Nothing So Strange (review)
It’s one of those days that we all remember vividly where we were and what we were doing when we heard the news: December 2, 1999, when Bill Gates was assassinated in Los Angeles’ MacArthur Park by Alek Hidell.
Or was it Hidell? Oh, we’re all familiar with the claim, that Hidell was a radical trying to start a class war, and that he took up a sniper’s position on the roof of the Park Plaza Hotel across the street from MacArthur Park. But of course Hidell is conveniently dead, shot by LAPD rookie Jacob Powell in the basement of the Park Plaza, so there will never be a trial, never be a chance to question Hidell about his motives. If indeed he even was the shooter at all. For the April 2000 report on the assassination from Los Angeles D.A. Gil Garcetti is thoroughly unsatisfying, ignoring important unanswered questions about the events of that day and raising new doubts about the investigation.
What? You say Bill Gates was not assassinated and is in fact still alive and well and continuing to rule the world from his lair in Redmond? Well, of course he is. But if you’d been in a coma for the last five years, and when you woke up your friends said, Man, you’ve got a lot to catch up on, you won’t believe everything that’s happened, and they sat you down to watch Brian Flemming’s Nothing So Strange, you’d have no question in your mind that Gates is dead and that no one knows for sure who pulled the trigger and what the assassin’s motive was.
There’s a powerful ring of truth to this perfectly modulated little film, a cleverly mounted and thoroughly plausible artifact dropped into our dimension from an alternate universe. Instead of attempting to produce an exhaustive look at the world after December 2, 1999, which would be impossible to pull off, Flemming brings the focus in tightly on one little advocacy group, Citizens for Truth, and their fight for answers. And in its smallness, in its faux documentary presentation, Nothing So Strange leaves you with the sense that we’re looking at but one tiny corner of that alternate world.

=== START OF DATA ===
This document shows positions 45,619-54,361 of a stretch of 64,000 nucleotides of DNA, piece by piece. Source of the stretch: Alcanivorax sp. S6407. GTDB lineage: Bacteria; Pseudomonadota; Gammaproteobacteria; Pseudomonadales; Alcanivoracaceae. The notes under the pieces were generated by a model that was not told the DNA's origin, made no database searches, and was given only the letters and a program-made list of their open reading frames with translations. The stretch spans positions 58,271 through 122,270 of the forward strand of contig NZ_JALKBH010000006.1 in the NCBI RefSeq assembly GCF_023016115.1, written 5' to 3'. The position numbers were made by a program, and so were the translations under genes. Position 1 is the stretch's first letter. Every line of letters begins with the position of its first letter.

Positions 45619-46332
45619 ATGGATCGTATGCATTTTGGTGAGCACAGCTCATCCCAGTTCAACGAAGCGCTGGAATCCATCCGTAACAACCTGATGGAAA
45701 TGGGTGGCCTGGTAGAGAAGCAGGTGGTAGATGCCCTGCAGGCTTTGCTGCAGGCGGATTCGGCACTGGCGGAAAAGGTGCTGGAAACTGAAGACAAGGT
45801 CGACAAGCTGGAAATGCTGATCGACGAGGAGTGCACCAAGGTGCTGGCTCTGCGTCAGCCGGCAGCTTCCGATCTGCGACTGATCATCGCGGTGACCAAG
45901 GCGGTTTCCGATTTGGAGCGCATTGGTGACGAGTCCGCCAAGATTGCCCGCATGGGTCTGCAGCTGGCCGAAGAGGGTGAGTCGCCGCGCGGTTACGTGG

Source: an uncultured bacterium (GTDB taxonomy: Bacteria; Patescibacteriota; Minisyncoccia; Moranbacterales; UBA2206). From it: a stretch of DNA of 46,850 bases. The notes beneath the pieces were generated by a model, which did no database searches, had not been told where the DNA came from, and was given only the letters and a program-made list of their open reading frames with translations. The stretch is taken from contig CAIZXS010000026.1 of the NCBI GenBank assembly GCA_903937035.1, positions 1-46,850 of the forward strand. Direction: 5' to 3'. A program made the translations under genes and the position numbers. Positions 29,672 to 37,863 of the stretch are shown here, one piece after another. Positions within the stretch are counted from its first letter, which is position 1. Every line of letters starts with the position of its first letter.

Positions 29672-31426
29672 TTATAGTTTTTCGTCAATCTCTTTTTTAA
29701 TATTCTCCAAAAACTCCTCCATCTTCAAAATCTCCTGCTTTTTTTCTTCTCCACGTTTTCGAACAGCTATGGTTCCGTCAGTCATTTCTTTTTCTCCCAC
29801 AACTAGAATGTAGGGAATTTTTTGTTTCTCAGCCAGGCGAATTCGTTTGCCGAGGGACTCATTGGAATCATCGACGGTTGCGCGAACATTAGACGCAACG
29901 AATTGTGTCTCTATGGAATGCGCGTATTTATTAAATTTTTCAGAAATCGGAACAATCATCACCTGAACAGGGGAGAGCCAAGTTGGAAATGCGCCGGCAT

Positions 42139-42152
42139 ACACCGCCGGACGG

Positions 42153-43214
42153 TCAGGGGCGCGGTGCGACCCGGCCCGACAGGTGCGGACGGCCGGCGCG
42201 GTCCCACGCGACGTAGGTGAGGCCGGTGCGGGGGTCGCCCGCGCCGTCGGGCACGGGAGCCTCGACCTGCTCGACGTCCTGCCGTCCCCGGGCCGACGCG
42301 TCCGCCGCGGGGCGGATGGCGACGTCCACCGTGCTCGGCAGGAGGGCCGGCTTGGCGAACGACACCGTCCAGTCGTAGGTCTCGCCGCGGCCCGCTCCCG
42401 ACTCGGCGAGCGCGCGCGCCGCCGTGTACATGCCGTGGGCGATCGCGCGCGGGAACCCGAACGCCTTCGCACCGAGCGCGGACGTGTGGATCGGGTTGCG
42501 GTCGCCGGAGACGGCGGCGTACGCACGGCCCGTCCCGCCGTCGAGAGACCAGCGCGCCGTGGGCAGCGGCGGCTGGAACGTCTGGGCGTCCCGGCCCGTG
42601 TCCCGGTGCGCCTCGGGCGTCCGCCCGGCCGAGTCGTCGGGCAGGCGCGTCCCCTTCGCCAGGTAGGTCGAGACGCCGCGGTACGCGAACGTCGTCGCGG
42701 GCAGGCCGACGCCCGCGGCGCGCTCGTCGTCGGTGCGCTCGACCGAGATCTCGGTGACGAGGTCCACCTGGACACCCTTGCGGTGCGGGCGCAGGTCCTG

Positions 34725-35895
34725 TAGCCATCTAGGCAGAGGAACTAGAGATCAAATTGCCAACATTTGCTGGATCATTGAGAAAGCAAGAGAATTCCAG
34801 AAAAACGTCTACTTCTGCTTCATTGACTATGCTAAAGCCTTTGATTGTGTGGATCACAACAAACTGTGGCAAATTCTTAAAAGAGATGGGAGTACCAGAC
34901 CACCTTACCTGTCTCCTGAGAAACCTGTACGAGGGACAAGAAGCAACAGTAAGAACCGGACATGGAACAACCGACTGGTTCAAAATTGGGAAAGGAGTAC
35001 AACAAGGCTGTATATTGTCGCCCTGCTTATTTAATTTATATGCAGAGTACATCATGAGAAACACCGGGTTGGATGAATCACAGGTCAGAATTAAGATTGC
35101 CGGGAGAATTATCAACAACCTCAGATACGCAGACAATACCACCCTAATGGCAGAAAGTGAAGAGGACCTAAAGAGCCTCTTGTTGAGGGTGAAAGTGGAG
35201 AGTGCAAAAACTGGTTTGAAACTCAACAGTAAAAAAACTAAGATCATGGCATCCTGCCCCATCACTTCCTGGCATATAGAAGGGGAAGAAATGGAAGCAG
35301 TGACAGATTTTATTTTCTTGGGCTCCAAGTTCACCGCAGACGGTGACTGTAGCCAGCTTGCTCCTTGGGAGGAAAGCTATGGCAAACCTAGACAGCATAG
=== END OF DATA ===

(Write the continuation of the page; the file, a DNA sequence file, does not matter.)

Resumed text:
It’s a world not too far removed from our own, and the intense credibility of the film has nothing to do with Bill Gates — the film has little to do with him, in fact. We recognize this world, for it is ours, where the level of distrust in America, particularly distrust for our institutions charged with serving justice, is at an abysmal low. It’s a world of conspiracy theories and paranoia spawned by unbelievable “official versions,” whispered half-truths, and suspected truths, of police corruption that inevitably taints everything the police do. We’re so used to seeing grainy enlarged photos of unidentifiable suspects and shaky video evidence dismissed by the authorities and CGI walkthroughs of crime scenes and tape recordings of police interrogations sent anonymously to independent investigators that perhaps we don’t even know how to trust anymore.
But Nothing So Strange is also a portrait of obsession, so that for every eerie piece of the puzzle of the “official version” unraveled by Citizens for Truth, there are head-shaking moments in which you wonder if only people who are a little crazy, people who are their own worst enemies, can challenge the powerful. As the internal squabbles and politics of Citizens for Truth, as well as the astonishingly naive behavior of one of its members, threaten to take down the group and invalidate all its work, you’ll despair that the truth will ever be uncovered.
Except, of course, none of this is real. But it feels real, and hauntingly so. Damned if this isn’t one of the most chillingly convincing bits of fiction I’ve ever seen, like those moments you can’t remember if you dreamed them or actually experienced them. I can’t recommend Nothing So Strange highly enough: You can download it cheap at the official site, or you can buy a DVD there or at Amazon.com.
viewed at home on a small screen